Wingnuts: Why One False Belief Becomes Many.

Buying into any false belief opens us to more false beliefs. That’s how wingnuts become wingnuts.

As we settle into that one false belief, we learn to ignore all the critical thinking skills that would immediately refute and dismantle that belief. At the same time, we adopt and become proficient in all the antiprocess defenses that keep us from engaging meaningfully with any challenges to that belief: apologetics, personal attacks, parroted party line responses, thought stopping statements, and more.

It’s really hard to keep one false belief fully compartmentalized away from our objectively-true, real-world beliefs. Eventually, we’ll be presented with another false claim from the same overall source. It’ll come from someone we trust, someone we recognize as an authority figure. It’ll come pre-loaded with the same underpinnings as our false belief, including its inability to be examined with real-world methods of identifying and rejecting false claims. And most of all, it will align with what we already believe.

So we’ll use the same faux-research methods on this new claim that we used on the last one. To everyone’s amazement, it’ll hold up under those methods. And so it gets adopted into our overall package of beliefs.

This process I describe is the Problem of Wingnuts. Wingnuttery only torques tighter. The wingnut’s throttle only really pushes up. It can’t be pulled back or loosened. Wingnuts only get worse and more disconnected from reality.

Simply put, wingnuts simply lack the apparatus needed to evaluate false claims. If the new claim fits into their belief system, it’s added. If it bends their wingnuttery into new and more extreme directions, all the better. And if it flatters them and makes them feel like part of a persecuted minority with secret knowledge, well, that’s just the bestest thing ever.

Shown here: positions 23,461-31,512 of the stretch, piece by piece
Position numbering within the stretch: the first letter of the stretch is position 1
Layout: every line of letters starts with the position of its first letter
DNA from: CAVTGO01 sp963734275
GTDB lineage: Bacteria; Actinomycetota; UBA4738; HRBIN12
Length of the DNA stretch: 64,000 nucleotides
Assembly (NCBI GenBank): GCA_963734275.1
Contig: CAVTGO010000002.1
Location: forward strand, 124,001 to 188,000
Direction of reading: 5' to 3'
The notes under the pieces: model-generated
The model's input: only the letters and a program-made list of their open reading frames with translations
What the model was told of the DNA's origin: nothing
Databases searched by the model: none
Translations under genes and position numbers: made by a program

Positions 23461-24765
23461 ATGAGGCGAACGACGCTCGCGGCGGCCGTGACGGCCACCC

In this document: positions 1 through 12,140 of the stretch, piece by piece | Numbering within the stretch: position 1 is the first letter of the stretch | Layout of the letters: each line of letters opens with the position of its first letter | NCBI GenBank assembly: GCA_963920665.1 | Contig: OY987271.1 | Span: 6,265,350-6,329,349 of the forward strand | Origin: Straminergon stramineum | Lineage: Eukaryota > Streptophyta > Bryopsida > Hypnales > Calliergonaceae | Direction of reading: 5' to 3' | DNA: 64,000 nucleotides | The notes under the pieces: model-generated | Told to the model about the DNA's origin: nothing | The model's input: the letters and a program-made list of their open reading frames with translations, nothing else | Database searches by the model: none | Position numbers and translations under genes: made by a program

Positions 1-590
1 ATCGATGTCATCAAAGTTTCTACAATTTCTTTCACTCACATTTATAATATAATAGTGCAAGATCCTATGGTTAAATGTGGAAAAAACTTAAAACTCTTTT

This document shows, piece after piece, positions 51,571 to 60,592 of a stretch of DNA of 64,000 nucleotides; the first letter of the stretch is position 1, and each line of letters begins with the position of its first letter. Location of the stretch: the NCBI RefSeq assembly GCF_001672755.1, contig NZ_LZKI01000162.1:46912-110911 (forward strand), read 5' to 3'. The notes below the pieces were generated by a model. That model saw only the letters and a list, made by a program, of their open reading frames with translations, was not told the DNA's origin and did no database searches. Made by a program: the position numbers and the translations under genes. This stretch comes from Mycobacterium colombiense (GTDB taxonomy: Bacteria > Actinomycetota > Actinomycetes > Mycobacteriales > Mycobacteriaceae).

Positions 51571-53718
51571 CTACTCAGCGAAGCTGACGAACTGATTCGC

Original Christianity ticks all of those wingnut boxes. It can easily become the linchpin of a whole raft of false beliefs. And as it once did to me and my friends, it can drive its believers to worse and worse extremism without offering any hope of return.

Tim Keller: An Introduction.

Tim Keller is a pseudointellectual and unwitting postmodernist fundagelical pastor, culture warrior, and apologist. If he were an Argonian, his name would be Huffs-His-Farts. Dude loves to smear and strawman ex-Christians and atheists, and he considers any criticism of Christianity to be unfair meaniepie persecution.

Because he can present his ideas with lots of high-end jargon and a sneering veneer of soaring faux-intellectualism, fundagelicals often make the mistake of thinking he knows what he’s talking about. And because the stated targets of his virtue signaling are non-Christians, his fans often make the even more grievous mistake of thinking he totally knows how to “reach” us.

Back in 2014, Steve Shives did a great video essay series reviewing Tim Keller’s book The Reason for God. If you’re interested in seeing how this apologist thinks, I recommend it heartily.

YouTube video
Introduction and Chapter One – An Atheist Reads The Reason for God (Steve Shives; January 2, 2014)

Every so often, I’m convinced, Tim Keller starts feeling like the conversation has begun to meander away from his favorite topic (himself), so he blurts out something ridiculously fatuous to get everyone looking his way again.

How Tim Keller Used Original Christianity for His Culture-War Campaign.

This time, Tim Keller’s topic was Original Christianity. On November 28, he tweeted:

The early church was (1) multi-ethnic/against racism (2) committed to the poor (3) forgiving and reconciling (4) anti-abortion/pro-life (5) committed to sex only within marriage between a man and a woman. Then–The Five were seen as radical and out of step with the culture. [Source; archive pic.]

He continued by slamming “our secular culture” for trying to Jesus-but-without-Jesus:

Today, our secular culture has sought to maintain some ethical values from Christianity while rejecting its theology and worldview [. . .]

Yes, obvi, y’all. Wow, it’s so brave and radical for a fundagelical Christian to fight hard against human rights and compassion for others. So Jesus-y! Much Original Christian!

I laughed to see how hard he got blasted in his comments, though his followers clearly loved his false claims. One guy specifically pushed back against #4 (with a scholarly citation), because long-ago Catholic leaders forbade abortion not out of concern for pweshus widdle baybeez, since their thinking there was not at all similar to how fundagelicals perceive fetuses now, but because they thought abortions concealed sexual sin. Others accurately noted that modern racism didn’t exist in the 1st century, etc. Everything else he said represents similarly-dishonest attempts to shoehorn modern thinking onto ancient people.